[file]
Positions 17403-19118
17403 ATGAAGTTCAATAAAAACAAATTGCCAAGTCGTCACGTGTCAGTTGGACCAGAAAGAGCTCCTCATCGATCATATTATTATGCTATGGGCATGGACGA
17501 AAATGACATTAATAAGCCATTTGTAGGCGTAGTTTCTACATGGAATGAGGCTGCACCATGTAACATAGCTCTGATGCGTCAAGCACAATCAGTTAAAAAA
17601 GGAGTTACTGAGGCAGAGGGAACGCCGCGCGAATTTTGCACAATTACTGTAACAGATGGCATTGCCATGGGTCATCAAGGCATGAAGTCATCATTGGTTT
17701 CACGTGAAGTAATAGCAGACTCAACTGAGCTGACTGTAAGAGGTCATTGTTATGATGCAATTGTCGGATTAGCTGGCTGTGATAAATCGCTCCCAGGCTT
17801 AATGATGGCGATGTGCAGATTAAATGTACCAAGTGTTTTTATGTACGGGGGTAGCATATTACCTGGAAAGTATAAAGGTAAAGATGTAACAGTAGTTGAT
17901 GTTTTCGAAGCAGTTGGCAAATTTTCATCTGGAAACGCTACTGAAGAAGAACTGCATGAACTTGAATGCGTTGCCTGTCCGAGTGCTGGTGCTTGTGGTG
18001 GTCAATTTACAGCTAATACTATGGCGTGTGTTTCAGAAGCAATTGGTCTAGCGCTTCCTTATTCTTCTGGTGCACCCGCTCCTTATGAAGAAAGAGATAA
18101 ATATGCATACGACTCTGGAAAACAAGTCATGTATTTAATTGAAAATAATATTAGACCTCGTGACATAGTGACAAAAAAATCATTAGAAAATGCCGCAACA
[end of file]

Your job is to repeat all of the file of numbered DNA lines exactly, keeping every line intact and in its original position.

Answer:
Positions 17403-19118
17403 ATGAAGTTCAATAAAAACAAATTGCCAAGTCGTCACGTGTCAGTTGGACCAGAAAGAGCTCCTCATCGATCATATTATTATGCTATGGGCATGGACGA
17501 AAATGACATTAATAAGCCATTTGTAGGCGTAGTTTCTACATGGAATGAGGCTGCACCATGTAACATAGCTCTGATGCGTCAAGCACAATCAGTTAAAAAA
17601 GGAGTTACTGAGGCAGAGGGAACGCCGCGCGAATTTTGCACAATTACTGTAACAGATGGCATTGCCATGGGTCATCAAGGCATGAAGTCATCATTGGTTT
17701 CACGTGAAGTAATAGCAGACTCAACTGAGCTGACTGTAAGAGGTCATTGTTATGATGCAATTGTCGGATTAGCTGGCTGTGATAAATCGCTCCCAGGCTT
17801 AATGATGGCGATGTGCAGATTAAATGTACCAAGTGTTTTTATGTACGGGGGTAGCATATTACCTGGAAAGTATAAAGGTAAAGATGTAACAGTAGTTGAT
17901 GTTTTCGAAGCAGTTGGCAAATTTTCATCTGGAAACGCTACTGAAGAAGAACTGCATGAACTTGAATGCGTTGCCTGTCCGAGTGCTGGTGCTTGTGGTG
18001 GTCAATTTACAGCTAATACTATGGCGTGTGTTTCAGAAGCAATTGGTCTAGCGCTTCCTTATTCTTCTGGTGCACCCGCTCCTTATGAAGAAAGAGATAA
18101 ATATGCATACGACTCTGGAAAACAAGTCATGTATTTAATTGAAAATAATATTAGACCTCGTGACATAGTGACAAAAAAATCATTAGAAAATGCCGCAACA